Next Article in Journal
How Achieving the Millennium Development Goals Increases Subjective Well-Being in Developing Nations
Previous Article in Journal
Integrated Evaluation Method-Based Technical and Economic Factors for International Oil Exploration Projects
Article Menu

Export Article

Open AccessArticle
Sustainability 2016, 8(2), 190; doi:10.3390/su8020190

Construction Waste Management Profiles, Practices, and Performance: A Cross-Jurisdictional Analysis in Four Countries

1
School of Computing, Engineering and Mathematics and Institute for Infrastructure Engineering, Western Sydney University, Locked Bag 1797, Penrith NSW 2751, Australia
2
Department of Real Estate and Construction, Faculty of Architecture, The University of Hong Kong, Pokfulam, Hong Kong
3
Shenzhen Institute of Research and Innovation (SIRI), The University of Hong Kong, B402, Shenzhen Virtual University Park, Nanshan District, Shenzhen 518057, China
*
Author to whom correspondence should be addressed.
Academic Editors: Giuseppe Ioppolo and Marc A. Rosen
Received: 11 November 2015 / Revised: 16 February 2016 / Accepted: 18 February 2016 / Published: 22 February 2016
(This article belongs to the Section Economic, Business and Management Aspects of Sustainability)
View Full-Text   |   Download PDF [650 KB, uploaded 22 February 2016]   |  

Abstract

Construction waste management (CWM) has received worldwide attention for some time. As a result, a plethora of research, investigating a wide array of CWM issues such as their profiles, practices, and performance, has been reported in individual economies around the globe. However, a cross-jurisdictional comparison of these issues is limitedly presented in the literature despite its importance to benchmarking performance and identifying best CWM practices in the context of globalization whereby knowledge sharing has already transcended traditional country boundaries. The aim of this ex post facto research is to compare CWM profiles, practices, and performance in Australia, Europe (Europe refers to EU-27 member countries in the European Union, including Belgium, France, Germany, Italy, Luxembourg, Netherlands, Denmark, Great Britain, Ireland, Portugal, Spain, Greece, Austria, Finland, Sweden, Czech Republic, Estonia, Hungary, Latvia, Lithuania, Poland, Slovakia, Slovenia, Malta, Cyprus, Bulgaria, and Romania.), Hong Kong, and the United Kingdom at a national-level, with a view to facilitating CWM knowledge sharing internationally. It does so by triangulating empirical data collected from various national statistical yearbooks with research papers and professional reports on CWM in these economies. It is found that in producing one million (US) dollars’ work, construction contributes a volume of solid waste ranging from 28 to 121 tons among countries. Conscientious CWM practices can make a significant difference in reducing, reusing, or recycling construction waste, as evident in the large variation in the CWM performance. While it might be oversimplified to conclude that the best practices in one country can be applied in another, the research provides insightful references into sharing CWM knowledge across boundaries. View Full-Text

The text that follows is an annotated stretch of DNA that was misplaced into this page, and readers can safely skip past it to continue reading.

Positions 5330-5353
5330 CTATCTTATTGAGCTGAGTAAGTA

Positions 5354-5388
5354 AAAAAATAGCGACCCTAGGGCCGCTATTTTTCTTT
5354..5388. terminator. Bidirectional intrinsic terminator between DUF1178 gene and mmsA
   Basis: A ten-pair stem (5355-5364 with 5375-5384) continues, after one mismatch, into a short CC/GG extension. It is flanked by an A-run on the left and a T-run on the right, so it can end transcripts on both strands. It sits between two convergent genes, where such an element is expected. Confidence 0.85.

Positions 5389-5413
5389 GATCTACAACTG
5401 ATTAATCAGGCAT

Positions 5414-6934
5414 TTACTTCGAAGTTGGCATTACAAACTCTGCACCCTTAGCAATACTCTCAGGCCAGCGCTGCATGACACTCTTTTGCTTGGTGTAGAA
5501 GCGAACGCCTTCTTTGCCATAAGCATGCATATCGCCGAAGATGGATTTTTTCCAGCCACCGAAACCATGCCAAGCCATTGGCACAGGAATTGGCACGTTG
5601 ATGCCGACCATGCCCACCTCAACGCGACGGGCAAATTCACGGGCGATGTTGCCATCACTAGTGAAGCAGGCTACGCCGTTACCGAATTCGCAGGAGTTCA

Keywords: construction waste; waste management; cross-jurisdictional analysis; Australia; Europe; Hong Kong; the United Kingdom construction waste; waste management; cross-jurisdictional analysis; Australia; Europe; Hong Kong; the United Kingdom
This is an open access article distributed under the Creative Commons Attribution License which permits unrestricted use, distribution, and reproduction in any medium, provided the original work is properly cited. (CC BY 4.0).

Scifeed alert for new publications

Never miss any articles matching your research from any publisher
  • Get alerts for new papers matching your research
  • Find out the new papers from selected authors
  • Updated daily for 49'000+ journals and 6000+ publishers
  • Define your Scifeed now

SciFeed Share & Cite This Article

MDPI and ACS Style

Tam, V.W.-Y.; Lu, W. Construction Waste Management Profiles, Practices, and Performance: A Cross-Jurisdictional Analysis in Four Countries. Sustainability 2016, 8, 190.

Show more citation formats Show less citations formats

Note that from the first issue of 2016, MDPI journals use article numbers instead of page numbers. See further details here.

Related Articles

Article Metrics

Article Access Statistics

1

Comments

[Return to top]
Sustainability EISSN 2071-1050 Published by MDPI AG, Basel, Switzerland RSS E-Mail Table of Contents Alert
Back to Top